Sperlinga: Thank You Your Grace!

When I went to meet my friend and her husband in Havana recently I was really looking forward to catching up, enjoying a cigar and a drink (or two… or three), and chatting about this and that. My friend Danays Leon is one of a select few women who are full-fledged Habanos Sommeliers, and it was she who invited me last year to the Balcon de Habanos… possibly the best cigar event I have ever attended.

file1-12As is tradition among cigar smokers, neither of us came empty handed. Danays and her husband brought me two Habanos cigars – the extremely popular Montecristo #2, and a Ramon Allones Regional Edition from Cono Sur – the southern cone of South America. I smoked both of them as we sat on the patio of a local restaurant drinking mojitos and enjoying the company and conversation. It was a beautiful evening, and I had been looking forward to finally meeting her new husband, Dorin.

As will always happen when cigar enthusiasts meet, we discussed what cigars we had been enjoying recently, and as I was sitting with a true professional, we discussed different pairings with wines, whiskies, and rums. For her to ask my opinions on pairings was an honour, and I did my best to represent as well as I could. I was adamant that a Montecristo Edmundo needed a fine Islay Malt to pair properly, because the spices would overpower a Highland or Speyside.

When Danays and Dorin pulled out a bag of non-Cuban cigars I was surprised… only once in my journeys to Cuba has anyone offered me an NC. Danays pulled out a cigar with a blue label that I recognized from only one place -her Facebook page. I had never given it any thought before, but for her to hand it to me made me ask.

file2-10“This is our cigar. My husband’s name is on the band.” I read it closely and sure enough it read: Don Dorin Potolinca, Duke of Sperlinga. Excuse me, I did not realize I was sitting with European royalty! It seems that Dorin and Danays were building a cigar brand and they wanted my honest opinion on this, their first offering. I promised I would take it home with me and smoke it on the patio one day, when I could give it my honest opinion and full attention.

From first light I tasted the pepper, reminiscent of a Montecristo yet very different. As I smoke the first half I try to place the fruitiness of the smoke, which is as obvious as it is subtle. In the retrohale I am getting notes of a very pleasant bitter apple, possibly a hint of citrus and plums. There is a definite aftertaste that is very creamy, like I had a drink of a liqueur that left a few drops on my cheek.

The construction of the cigar is excellent; it smokes evenly from beginning to end without need to relight or touch up. I tapped the ash every two centimetres or so, but I had a sense that it could have held on much longer. It burns a very light grey – nearly white – and there is not even a hit of coning, caving, or canoeing. In short, it burns nearly perfectly from start to finish.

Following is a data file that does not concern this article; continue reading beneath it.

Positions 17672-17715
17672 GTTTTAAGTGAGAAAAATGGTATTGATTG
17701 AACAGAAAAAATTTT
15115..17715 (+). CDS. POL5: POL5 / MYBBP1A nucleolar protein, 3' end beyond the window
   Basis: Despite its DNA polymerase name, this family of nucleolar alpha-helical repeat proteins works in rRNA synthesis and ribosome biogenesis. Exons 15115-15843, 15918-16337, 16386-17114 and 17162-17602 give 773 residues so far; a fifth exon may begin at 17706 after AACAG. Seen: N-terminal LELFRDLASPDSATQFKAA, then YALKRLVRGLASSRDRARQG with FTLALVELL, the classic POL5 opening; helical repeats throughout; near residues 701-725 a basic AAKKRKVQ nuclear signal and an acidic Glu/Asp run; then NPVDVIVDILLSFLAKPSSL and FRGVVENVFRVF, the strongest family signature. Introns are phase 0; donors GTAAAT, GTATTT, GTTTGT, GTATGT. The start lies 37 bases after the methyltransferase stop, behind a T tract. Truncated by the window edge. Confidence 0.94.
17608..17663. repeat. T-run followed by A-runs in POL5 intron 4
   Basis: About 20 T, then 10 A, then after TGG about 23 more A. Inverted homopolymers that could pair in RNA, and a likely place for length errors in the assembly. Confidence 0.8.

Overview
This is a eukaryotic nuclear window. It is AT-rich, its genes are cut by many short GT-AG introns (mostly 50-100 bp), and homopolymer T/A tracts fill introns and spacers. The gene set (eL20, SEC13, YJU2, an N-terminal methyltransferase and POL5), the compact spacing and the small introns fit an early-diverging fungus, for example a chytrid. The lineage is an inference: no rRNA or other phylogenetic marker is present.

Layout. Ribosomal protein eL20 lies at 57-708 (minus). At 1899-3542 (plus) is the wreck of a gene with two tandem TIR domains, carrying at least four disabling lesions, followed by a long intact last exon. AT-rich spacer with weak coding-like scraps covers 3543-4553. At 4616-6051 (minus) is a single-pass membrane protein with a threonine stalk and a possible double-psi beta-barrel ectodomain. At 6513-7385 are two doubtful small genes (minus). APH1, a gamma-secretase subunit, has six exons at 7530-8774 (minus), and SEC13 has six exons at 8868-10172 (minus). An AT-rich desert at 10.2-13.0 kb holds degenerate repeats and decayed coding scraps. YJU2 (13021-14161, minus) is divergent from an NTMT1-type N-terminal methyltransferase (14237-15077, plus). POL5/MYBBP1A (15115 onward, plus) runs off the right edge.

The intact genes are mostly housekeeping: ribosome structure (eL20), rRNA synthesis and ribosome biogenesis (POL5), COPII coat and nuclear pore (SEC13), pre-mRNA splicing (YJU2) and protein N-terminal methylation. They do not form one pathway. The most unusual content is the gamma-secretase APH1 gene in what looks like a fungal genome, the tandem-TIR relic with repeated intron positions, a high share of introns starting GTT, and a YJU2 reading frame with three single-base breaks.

The smoke is smooth and creamy… and plentiful. The draw is neither tight nor too loose; my friend Josh likes to use a PerfectDraw tool on all of his cigars for a looser draw, but I wouldn’t imagine he would need it with this.

The second half of the cigar the flavour alters somewhat; the draw is smoother, less peppery, with notes of leather. The retrohale is now spicier, and tickles the nose a bit. It is well balanced, and certainly an enjoyable smoke.

The only caveat that I have with this cigar is that I only have the one, and it is hard to write a fair and balance review from a single cigar. I generally like to smoke a few of any vitola before giving an opinion… but because the owner is a friend, I’ll make an exception, just this once đŸ˜‰

As I sit on my patio blowing smoke rings (thanks, Greg…) I remember our conversation from that day earlier this month. Dorin and Danays are working hard with their blender and torcedors in Dominican to produce a high quality cigar that will impress royalty while staying within reach of the rest of us. How appropriate, from a couple where the Duke married a Cuban commoner (who I suppose is now a Duchess… will I have to bow the next time we meet?)

The size is right in my wheelhouse… 6″ by 50 ring gauge. It is not a lunchtime cigar by any means, rather a cigar to be enjoyed on a patio with a nice coffee or rum. Budget about an hour for the cigar, which puts it in the Goldilocks Zone – not too big, not too small. It’s gauge made it ideal for my Xikar 11mm punch, and it smoked like a dream.

Is it a Habanos cigar? No. In my experience, while there are some excellent non-Cuban cigars on the market, none compare with a fine Cuban. I wouldn’t usually the usual analogy that even if you love steak, there is nothing wrong with a hamburger. More accurately, I would say that while my diet consists of a lot of rib steaks, sometimes I enjoy a nice piece of salmon. It is not necessarily that one is inferior to the other, but it is certainly noticeably different.

I don’t know when Sperlinga Cigars will be widely available to North American markets, but I would keep an eye out for them… I am not usually a fan or Dominican cigars, but when they are available I will certainly have a box in my humidor at all times.

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